Further details - Propaganda Política Pagada: Exploring U.S. Political Facebook Ads en Español

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This post includes further information about our paper, Propaganda Política Pagada: Exploring U.S. Political Facebook Ads en Español accepted at the 2023 ACM Web Conference (WWW 2023) in May 2023 and done in collaboration with amazing collaborators, Bruno Coelho, Tobias Lauinger, Laura Edelson, Ian Goldstein, Damon McCcoy / doi.

Presentation slides from the conference here.

News articles

Productionization: Ad Observatory

Part of this research was used by the Ad Observatory team to perform multilingual topic modeling across English and Spanish. You can read about that work here.

There is a different set of requirements for a production environment, the biggest one being that we need to add new topics as they appear during an election season, unlike in our paper where we had a fixed dataset to work on. Because of that the implementation and details are slightly different, although the core use of keyword rules enhanced by aligned embeddings is the same.

Could lower impression numbers explain the differences observed?

TLDR: We do not believe impression-cost economics explains the differences observed.

This was one of the analysis that we performed that didn’t fit into the paper - We built a statistical model to predict impression from an ad’s type (see above), it’s language and some other attributes. Our statistical significant results showed that in general, Spanish-language ads actually led to more impressions for the same cost, compared to their English counterparts. One difficulty of this research is not having exact numbers for both cost or impressions and instead having to rely on broad ranges - This meant we had to rely on ordinal models (ordinal both in one of it’s input, the cost variable, and it’s output, impression) and the result’s were less directly interpretable than something like CPI (cost-per-impression).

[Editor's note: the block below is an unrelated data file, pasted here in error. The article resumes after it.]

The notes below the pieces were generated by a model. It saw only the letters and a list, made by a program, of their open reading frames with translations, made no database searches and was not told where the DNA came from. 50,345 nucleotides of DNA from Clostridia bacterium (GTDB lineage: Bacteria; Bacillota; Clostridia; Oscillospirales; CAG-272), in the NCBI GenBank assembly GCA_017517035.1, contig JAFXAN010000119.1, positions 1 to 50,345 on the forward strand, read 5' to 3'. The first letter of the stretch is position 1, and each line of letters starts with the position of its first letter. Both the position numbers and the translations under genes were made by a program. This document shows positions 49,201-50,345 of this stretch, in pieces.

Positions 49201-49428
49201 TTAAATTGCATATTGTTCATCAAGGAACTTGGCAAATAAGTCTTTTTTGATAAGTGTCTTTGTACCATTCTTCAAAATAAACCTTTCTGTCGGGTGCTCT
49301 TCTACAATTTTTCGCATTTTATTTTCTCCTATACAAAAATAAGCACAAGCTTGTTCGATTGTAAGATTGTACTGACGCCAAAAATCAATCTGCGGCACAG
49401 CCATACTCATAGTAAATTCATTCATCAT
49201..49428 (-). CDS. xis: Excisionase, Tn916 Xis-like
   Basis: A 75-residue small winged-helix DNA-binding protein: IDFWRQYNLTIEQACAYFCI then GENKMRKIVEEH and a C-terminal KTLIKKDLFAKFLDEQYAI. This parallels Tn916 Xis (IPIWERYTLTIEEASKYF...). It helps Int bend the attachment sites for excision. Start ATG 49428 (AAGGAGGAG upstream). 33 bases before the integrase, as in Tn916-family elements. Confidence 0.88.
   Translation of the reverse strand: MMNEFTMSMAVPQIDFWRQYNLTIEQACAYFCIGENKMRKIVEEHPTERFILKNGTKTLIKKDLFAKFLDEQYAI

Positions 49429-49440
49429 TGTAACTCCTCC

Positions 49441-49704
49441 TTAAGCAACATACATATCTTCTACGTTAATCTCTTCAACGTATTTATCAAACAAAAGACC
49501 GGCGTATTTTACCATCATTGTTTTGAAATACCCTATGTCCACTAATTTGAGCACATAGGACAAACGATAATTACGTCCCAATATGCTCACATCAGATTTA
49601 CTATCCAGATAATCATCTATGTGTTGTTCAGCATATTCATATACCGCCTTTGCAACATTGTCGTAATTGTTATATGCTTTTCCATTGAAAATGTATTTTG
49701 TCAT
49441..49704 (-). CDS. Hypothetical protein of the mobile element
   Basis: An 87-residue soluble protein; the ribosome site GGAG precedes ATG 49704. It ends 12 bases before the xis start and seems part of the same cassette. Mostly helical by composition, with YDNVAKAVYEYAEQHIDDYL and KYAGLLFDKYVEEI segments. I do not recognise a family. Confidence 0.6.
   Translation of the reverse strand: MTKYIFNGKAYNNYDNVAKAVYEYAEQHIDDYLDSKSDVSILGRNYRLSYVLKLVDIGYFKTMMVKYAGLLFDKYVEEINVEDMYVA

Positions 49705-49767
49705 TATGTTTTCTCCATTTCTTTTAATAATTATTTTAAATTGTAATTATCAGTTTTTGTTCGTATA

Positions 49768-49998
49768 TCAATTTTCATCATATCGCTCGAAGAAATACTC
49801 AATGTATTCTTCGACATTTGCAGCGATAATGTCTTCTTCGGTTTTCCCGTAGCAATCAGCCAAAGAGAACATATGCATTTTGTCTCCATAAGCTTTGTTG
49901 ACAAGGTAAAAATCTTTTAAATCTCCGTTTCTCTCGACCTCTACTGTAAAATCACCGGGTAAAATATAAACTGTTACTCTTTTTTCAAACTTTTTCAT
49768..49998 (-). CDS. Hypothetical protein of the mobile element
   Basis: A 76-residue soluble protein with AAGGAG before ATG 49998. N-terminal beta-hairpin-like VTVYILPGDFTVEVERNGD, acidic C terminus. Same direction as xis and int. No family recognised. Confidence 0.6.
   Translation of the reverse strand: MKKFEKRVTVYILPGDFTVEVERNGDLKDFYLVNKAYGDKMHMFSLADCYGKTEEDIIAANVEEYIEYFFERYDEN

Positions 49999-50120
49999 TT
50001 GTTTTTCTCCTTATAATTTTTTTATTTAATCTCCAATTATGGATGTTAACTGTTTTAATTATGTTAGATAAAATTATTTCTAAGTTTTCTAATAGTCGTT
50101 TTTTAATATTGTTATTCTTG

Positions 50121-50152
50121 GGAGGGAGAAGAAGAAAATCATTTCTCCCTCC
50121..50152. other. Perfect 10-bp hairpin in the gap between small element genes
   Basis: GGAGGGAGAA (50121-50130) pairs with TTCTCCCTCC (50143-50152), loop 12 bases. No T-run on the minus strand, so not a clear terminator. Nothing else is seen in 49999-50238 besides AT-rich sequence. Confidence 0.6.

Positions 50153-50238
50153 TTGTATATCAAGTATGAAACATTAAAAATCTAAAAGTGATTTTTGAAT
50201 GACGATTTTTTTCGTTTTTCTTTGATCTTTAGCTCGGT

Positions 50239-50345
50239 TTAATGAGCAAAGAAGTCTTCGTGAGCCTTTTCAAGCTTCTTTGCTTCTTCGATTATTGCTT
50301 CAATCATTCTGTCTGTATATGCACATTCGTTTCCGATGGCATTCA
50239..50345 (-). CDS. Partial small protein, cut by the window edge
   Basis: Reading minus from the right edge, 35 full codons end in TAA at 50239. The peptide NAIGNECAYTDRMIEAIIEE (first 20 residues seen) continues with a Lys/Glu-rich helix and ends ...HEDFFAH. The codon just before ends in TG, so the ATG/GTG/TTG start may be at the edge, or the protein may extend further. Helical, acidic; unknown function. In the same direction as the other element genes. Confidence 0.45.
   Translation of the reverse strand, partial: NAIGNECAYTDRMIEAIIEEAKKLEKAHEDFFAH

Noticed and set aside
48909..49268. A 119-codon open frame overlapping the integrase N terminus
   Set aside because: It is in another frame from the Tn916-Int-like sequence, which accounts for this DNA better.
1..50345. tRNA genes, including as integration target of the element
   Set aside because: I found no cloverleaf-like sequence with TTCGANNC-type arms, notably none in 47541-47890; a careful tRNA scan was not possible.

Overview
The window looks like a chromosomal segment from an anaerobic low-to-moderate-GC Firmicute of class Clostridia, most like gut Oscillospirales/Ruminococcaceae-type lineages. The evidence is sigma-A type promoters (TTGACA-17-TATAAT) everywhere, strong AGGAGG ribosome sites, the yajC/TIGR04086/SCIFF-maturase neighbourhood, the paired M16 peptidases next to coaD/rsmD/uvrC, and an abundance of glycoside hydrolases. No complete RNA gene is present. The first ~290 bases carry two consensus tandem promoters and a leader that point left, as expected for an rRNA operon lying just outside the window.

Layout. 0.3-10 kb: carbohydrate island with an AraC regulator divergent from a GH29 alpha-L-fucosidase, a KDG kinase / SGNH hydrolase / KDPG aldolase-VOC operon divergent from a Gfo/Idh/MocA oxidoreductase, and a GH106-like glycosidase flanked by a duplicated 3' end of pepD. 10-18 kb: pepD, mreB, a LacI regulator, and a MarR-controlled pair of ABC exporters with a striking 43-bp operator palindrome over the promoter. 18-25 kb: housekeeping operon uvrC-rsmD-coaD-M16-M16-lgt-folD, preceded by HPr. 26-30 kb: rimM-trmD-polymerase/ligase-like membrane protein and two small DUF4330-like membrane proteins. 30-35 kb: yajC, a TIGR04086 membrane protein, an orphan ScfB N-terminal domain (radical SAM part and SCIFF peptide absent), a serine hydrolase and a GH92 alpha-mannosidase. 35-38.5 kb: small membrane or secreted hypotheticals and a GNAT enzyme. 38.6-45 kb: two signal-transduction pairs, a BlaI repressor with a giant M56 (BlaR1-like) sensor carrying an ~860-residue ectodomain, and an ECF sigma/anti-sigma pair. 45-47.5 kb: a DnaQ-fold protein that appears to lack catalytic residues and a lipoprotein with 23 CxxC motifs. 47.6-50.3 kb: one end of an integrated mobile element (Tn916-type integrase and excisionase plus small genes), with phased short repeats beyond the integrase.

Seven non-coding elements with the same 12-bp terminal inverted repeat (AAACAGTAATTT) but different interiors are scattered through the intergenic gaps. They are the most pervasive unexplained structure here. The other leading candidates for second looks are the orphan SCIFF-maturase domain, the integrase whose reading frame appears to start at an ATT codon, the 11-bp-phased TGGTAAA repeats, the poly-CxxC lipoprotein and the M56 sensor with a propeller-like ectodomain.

A different way of categorizing the ads - “Ad Types”

TLDR: Advertisers do not appear to conduct much fundraising through Spanish-language Facebook ads.

This is further research that did not fit into the main paper.

  • Methodology

One way of differentiating advertiser activity by language is the intent behind ads. We classify ads into three categories: Ads asking for donations (Donate); ads seeking to sell a commercial product, such as T-shirts with political slogans, “TrumpCare,” or promoting an app (Commercial); and ads informing, persuading, and connecting with users (Influence).

The latter category includes ads that may at the same time inform about mail-in voting or ask to vote for a certain candidate or proposition, while the link leads to a form collecting contact information, thus they are difficult to subdivide in a more fine-grained way.

To classify ads, we leverage an ad’s call-to-action button text, which is selected by the advertiser among 44 predefined options (thus is likely to reflect the advertiser’s intent). This methodology is inspired by the paper An Analysis of United States Online Political Advertising Transparency. We map the 20 most frequent buttons (such as “Donate Now”), accounting for 98 % of all button occurrences. Button texts retrieved through the Ad Library API are always in English, even when they are presented to the user in Spanish.

With this mapping, we classify 83 % of all ads, accounting for 85 % of spend across all ads (80 % of monolingual Spanish ads’ spend). We find this mapping is consistent even for ads with multiple ad creatives, with only 0.1 % of ads (0.4 % of spend) having multiple classifications due to different button types.
Two labelers fluent in English and Spanish labeled 150 ads (75 per language) for correctness of the ad type prediction. We find a Fleiss Kappa of 0.83, which indicates “almost perfect agreement”. When conservatively considering an ad type as incorrect when at least one of the labelers marked it as incorrect, we find a total of 13 errors in the sample, for an accuracy of 95 %.

  • Analysis

When we look at the intentions of advertisers (based on the call-to-action buttons they selected for their ads), the largest category in both languages are ads seeking to inform, persuade, or collect contact information from the audience (78.0 % of impressions in Spanish and 63.4 % in English, or 78.0 % and 62.2 % of spend, respectively). Notable differences emerge for commercial ads (aiming to sell products or have users install apps), and especially donation ads. While donation ads make up nearly 9.63 % of impressions of all monolingual English ads, the share in Spanish is almost two orders of magnitude smaller, at 0.14 %, for a total spend of just $ 31 k. (Bilingual donation ads are almost nonexistent, at only $ 594 spent for 17 k impressions.) Advertisers do not appear to conduct much fundraising through Spanish- language Facebook ads.